Quote from: Psyklax on September 20, 2017, 03:09:43 PMWhat a Dual Tile Encoding routine does is take advantage of all the byte values that WON'T be used by a text routine, and instead taking them to mean two different tiles. These are still stored on screen in the same way, and stored in the VRAM in the same way. It doesn't save screen space. Instead, it saves space inside the ROM itself by needing fewer bytes to write dialogue. For example, the word "cat" would be normally three letters: in ASCII standard it would be 63 61 74 (note: very few games use ASCII standard for the bytes, at least in 8-bit consoles). But if the combination "at" is very common in our script, we could write is as 63 12, for example, using a byte that isn't normally used.Of course, this varies from game to game, and you need some ROM space to not only store your newly-programmed routine, but also the table of two-character combinations. So, in my example, "at" would be combo number $12. For text-heavy RPGs like DW, the space you save through this is well worth it - but it doesn't save you screen space, as I said. You'd have to manually draw new tiles that have more than one letter in them. For example, in my Conan translation, I had tiles which had an apostrophe stuck in the corner, so that I didn't waste a tile on an apostrophe. That saves both screen and ROM space, obviously.Sorry if that was a bit much, I just felt like explaining the whole idea in great detail. Hopefully it will help you understand what I mean by DTE. A note, however: you may be confusing it with Variable Width Font, or VWF, which DOES save screen space (not ROM space) by crunching the letters together. But this is almost impossible to use on the NES, and is only really seen on 16-bit consoles and up. The reason is the way graphics are produced: the tiles have to go into memory, then they have to go through a process where they're crunched together, then THIS has to go to the VRAM to go on screen. The NES simply doesn't have the memory or the layering to do this practically. It's not impossible, just impractical.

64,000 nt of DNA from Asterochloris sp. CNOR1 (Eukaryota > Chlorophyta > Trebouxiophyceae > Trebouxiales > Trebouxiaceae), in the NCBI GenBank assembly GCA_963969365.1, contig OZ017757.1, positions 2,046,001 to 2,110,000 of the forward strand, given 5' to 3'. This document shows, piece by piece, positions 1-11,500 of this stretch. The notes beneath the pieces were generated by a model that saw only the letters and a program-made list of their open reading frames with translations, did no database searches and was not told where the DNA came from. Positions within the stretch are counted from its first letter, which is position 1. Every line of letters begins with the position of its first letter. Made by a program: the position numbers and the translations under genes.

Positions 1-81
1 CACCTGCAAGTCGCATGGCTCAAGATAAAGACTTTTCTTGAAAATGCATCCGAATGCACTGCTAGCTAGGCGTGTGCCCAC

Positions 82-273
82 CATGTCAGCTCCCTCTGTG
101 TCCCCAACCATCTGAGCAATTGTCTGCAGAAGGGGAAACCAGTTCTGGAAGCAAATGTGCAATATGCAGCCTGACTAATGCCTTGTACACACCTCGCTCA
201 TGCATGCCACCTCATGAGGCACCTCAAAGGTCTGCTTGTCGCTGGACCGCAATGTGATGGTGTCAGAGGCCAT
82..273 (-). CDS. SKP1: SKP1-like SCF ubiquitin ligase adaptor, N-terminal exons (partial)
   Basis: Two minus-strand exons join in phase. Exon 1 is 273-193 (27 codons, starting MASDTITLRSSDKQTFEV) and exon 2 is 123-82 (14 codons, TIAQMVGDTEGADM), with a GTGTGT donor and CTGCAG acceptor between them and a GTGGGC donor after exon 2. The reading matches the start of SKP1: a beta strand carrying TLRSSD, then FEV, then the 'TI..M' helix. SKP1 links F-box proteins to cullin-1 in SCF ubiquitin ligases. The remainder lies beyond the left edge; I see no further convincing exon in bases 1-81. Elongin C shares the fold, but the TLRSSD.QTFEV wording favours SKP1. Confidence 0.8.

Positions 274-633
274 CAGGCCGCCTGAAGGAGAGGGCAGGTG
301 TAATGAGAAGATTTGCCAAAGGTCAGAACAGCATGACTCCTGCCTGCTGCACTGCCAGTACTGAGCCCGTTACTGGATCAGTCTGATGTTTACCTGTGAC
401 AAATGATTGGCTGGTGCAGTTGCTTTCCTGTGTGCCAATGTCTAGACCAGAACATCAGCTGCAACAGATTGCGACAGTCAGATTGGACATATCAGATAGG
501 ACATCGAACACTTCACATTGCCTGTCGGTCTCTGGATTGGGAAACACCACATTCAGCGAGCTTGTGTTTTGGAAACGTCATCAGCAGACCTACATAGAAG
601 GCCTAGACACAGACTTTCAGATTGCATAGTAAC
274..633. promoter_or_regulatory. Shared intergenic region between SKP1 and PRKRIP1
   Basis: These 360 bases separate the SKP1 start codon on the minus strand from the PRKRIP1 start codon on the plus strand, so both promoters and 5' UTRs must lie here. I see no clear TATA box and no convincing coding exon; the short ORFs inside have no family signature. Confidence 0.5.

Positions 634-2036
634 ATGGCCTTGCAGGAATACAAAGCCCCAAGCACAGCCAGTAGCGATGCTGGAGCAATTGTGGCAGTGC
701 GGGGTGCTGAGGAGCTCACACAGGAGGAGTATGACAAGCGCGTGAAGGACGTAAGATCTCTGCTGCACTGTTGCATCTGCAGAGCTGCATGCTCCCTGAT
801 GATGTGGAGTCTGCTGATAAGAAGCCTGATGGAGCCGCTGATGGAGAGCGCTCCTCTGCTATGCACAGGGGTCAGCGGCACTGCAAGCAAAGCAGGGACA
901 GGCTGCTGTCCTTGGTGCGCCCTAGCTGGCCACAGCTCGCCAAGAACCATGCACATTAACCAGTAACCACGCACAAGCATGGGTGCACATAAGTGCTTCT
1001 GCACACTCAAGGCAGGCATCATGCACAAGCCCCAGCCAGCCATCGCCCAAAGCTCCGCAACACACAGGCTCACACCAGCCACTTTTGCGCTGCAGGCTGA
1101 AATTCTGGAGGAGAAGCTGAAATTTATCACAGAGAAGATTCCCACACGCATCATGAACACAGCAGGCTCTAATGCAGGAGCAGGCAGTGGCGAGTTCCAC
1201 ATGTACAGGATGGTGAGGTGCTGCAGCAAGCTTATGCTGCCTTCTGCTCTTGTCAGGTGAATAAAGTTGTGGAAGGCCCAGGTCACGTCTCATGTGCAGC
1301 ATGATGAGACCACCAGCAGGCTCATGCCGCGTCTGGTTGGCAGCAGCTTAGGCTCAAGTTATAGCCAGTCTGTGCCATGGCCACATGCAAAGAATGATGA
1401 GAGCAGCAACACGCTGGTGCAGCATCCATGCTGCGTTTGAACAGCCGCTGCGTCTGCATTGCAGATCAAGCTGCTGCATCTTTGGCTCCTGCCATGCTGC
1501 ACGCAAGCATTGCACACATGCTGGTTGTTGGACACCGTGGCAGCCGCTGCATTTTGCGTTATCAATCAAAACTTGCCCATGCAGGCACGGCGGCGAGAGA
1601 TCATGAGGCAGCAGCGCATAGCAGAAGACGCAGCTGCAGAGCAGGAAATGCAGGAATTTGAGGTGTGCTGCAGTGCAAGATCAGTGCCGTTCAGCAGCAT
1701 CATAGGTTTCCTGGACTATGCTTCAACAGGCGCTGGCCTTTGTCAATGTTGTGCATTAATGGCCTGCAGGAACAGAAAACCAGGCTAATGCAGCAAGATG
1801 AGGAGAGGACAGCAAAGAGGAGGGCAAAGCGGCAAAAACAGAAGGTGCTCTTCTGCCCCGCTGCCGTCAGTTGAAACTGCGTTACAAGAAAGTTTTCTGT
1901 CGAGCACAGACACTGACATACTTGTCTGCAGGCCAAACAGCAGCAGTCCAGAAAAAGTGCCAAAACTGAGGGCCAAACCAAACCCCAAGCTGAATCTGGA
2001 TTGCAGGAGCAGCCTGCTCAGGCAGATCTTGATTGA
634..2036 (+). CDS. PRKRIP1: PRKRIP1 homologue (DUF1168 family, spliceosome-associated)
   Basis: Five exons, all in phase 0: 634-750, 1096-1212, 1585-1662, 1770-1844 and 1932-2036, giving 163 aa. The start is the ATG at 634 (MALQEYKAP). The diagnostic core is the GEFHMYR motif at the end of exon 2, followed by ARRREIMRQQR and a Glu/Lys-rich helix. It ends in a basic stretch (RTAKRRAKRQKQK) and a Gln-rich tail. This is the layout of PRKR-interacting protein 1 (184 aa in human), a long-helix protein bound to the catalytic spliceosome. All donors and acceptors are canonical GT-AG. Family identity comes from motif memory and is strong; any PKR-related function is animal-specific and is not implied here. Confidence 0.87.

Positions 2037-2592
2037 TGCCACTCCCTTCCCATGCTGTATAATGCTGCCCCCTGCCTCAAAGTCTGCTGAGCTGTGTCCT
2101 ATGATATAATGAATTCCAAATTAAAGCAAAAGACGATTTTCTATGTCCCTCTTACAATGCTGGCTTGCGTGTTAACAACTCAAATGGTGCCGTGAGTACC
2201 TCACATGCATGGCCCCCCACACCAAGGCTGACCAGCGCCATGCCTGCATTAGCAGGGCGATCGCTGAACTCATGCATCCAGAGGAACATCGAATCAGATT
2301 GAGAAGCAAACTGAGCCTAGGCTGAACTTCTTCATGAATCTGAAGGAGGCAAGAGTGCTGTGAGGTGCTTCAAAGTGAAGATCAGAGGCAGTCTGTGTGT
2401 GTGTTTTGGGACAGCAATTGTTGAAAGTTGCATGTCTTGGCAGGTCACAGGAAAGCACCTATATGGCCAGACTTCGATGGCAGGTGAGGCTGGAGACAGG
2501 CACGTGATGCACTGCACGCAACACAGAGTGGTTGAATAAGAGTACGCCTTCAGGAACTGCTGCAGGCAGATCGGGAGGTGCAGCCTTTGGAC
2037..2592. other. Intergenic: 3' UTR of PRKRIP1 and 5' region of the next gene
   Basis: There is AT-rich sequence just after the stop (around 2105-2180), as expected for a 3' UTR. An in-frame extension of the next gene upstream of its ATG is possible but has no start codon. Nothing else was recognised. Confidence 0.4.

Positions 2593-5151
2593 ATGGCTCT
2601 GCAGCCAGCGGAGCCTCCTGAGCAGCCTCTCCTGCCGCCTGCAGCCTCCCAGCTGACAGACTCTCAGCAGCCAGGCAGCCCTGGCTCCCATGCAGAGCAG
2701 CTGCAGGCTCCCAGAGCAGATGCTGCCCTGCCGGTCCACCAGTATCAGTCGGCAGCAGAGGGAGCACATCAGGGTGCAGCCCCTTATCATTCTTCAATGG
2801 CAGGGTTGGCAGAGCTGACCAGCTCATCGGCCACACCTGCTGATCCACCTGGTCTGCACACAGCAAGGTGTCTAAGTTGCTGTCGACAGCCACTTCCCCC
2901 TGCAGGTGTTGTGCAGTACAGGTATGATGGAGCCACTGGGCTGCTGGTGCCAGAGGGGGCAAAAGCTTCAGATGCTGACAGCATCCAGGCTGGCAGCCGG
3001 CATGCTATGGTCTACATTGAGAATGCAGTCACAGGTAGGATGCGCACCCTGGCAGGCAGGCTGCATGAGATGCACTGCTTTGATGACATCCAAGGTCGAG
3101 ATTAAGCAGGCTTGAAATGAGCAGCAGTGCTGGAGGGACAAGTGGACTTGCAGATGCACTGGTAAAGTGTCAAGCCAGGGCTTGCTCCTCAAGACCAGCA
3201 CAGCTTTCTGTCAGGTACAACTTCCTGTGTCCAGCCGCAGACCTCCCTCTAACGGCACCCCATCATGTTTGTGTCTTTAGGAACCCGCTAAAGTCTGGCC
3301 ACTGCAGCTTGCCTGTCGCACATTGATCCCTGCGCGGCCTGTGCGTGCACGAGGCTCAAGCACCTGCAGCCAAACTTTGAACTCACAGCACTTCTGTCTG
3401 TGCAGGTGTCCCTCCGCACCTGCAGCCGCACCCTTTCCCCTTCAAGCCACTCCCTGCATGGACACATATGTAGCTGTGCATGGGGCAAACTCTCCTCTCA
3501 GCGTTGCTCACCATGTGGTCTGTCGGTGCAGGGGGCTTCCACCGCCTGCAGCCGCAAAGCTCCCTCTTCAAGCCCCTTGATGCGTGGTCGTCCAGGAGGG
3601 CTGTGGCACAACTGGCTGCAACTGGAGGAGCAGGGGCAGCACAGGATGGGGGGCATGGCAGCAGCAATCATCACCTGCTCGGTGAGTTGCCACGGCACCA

Quote from: filler on September 20, 2017, 03:24:21 PMI'm pretty sure what you're talking about here is called "squishy tiles". That's where you edit one of the font graphics to have two characters on it instead of one. From what you've said, there are probably no free tiles in the font left to do this with. DTE is where you represent two font tiles as a single byte instead of two bytes. It means your script is smaller, as in it takes up fewer bytes in the ROM.
Quote from: abw on September 20, 2017, 07:32:02 PMWelcome to the art of translating .In cases like this where the source language takes advantage of linguistic features not present in the destination language, you can also try completely re-wording the translated text to circumvent the problematic features. For example, could you use different translations for "Staff", "Stones", and "Token" that all use the same article (e.g. "la palmeta", "la piedra", and "la prenda")? Could you come up with a sentence that conveys the same meaning without requiring those pesky articles (e.g. "[ME] held the item '[INV]' tightly.")? Could you make some suitably generic text that doesn't rely on "[INV]" (e.g. "[ME] felt that this was not the right place to use that item.")?
Quote from: werewolfslayr925 on September 21, 2017, 03:59:39 PMThis is most likely possible and your suggestions of different vocabulary are simultaneously helpful and—in the case of "palmeta"—hilarious. "Una palmeta" could also mean "a caning" as in beating someone with a cane. I don't think that's the best way to translate the word, but it did lead me to another, much better candidate, "la caña", which literally means a cane and functions perfectly for "staff" in a fantasy setting. I'll have to see about "la prenda". Thanks for the tip/lead :3